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Pickled Daikon Radish Recipe

Last Updated on April 16, 2024

Have you tried Pickled Daikon if you have too many daikon radishes at home and don’t know what to do? Pickled daikon in a savoury brine, it only takes 10 minutes to prep for this side dish to serve as a delicious accompaniment to main meals.

pickled daikon in a glass jar

Pickled Daikon Radish Recipe – You’ll Love it

I use daikon in my cooking a lot, not just because they are inexpensive and high in nutritional value. You can eat daikon raw as salads, pickles or complement to main meals, like this Vegan Zaru Soba (Cold Soba Noodles), stewed in soups…etc.

With different cooking methods, you will have completely different textures and tastes from only one vegetable. Pungent and fregrant like this Daikon Radish Stew, or sweet and tender like this Daikon Radish in Miso Broth.

I grow a lot of daikon in my backyard. You won’t believe how easily they can thrive! They’re growing like weeds with very little care. So I preserve them by making them into pickled daikon, just like I always make pickled chillies.

What is Daikon?

Daikon is a larger root vegetable. It is very similar in shape to a large carrot and has a mild, sweet flavor, and less peppery than other types of radishes. Also known as white radish, Asian radish, Japanese radish, Chinese radish, Lobok, Lobo, or winter radish.

In Taiwan, we call it 菜頭 (càitóu), which is a symbol of auspiciousness and luck. Thus, a dish made with daikon is a must-have during Chinese New Year.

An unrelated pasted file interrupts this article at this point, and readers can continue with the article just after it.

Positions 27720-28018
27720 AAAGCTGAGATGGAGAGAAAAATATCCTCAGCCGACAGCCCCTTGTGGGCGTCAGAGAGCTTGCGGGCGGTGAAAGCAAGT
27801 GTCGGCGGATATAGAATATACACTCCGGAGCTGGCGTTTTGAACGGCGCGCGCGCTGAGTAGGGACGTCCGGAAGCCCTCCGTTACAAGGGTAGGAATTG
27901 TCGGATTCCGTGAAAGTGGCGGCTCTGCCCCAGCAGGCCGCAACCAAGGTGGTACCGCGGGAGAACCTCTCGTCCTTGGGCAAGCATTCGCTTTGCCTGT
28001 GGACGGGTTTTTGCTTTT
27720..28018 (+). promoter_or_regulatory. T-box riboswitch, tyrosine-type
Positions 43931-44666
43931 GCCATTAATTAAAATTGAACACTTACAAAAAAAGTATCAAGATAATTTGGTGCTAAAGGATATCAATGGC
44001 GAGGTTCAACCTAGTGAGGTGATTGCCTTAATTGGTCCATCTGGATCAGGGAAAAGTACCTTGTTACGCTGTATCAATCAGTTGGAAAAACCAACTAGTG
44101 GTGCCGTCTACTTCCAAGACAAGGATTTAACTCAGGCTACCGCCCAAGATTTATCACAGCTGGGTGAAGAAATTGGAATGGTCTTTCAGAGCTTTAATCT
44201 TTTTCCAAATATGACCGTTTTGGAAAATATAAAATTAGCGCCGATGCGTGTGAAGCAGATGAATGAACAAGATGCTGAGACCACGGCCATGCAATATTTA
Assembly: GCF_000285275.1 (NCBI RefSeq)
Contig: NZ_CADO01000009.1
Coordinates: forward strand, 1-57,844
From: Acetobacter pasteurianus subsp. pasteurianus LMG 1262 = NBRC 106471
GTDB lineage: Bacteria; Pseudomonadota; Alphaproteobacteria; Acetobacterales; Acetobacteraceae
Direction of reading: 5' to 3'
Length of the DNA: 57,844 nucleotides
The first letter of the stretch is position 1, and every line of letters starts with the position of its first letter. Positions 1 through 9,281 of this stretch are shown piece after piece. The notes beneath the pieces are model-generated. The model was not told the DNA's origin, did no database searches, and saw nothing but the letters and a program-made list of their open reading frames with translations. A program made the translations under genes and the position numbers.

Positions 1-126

two white radishes on the table

It’s high in vitamin C and It’s the most common type of radish in Asia, so you would find most daikon radish recipes are Asian dishes. If you haven’t tried daikon before, you can check out this post to get a fair idea of “what does daikon radish taste like?”

Pickling

This is a very common way to preserve daikon. Pickling involves putting food into an acidic brine to produce a sour flavor. Pickling requires very little work.

With the introduction of an acidic liquid (most commonly vinegar) to a food, the pickling process can begin. This process changes the taste of the food, usually making it more sour.

Pickling changes the texture of the food as well, primarily by making it softer. You may wonder, what is the difference between pickling and fermenting? Here is an article that explains these two in detail. Check out this link if you’re interested.

dish out pickled daikon from a jar by chopsticks

It is a simple process that involves creating a pickling brine of water, sugar, vinegar, and other flavourings.

  • Add salt before pickling – As daikon contains a lot of water, adding salt to it can help remove the excess water. This applies not only to daikon, but also to other pickled vegetables
  • Add vinegar and sugar – You can always adjust the amount of vinegar mixture to your preference.
  • Flavourings for the pickling brine – add flavourings such as soy sauce, garlic, ginger, and chilli flakes.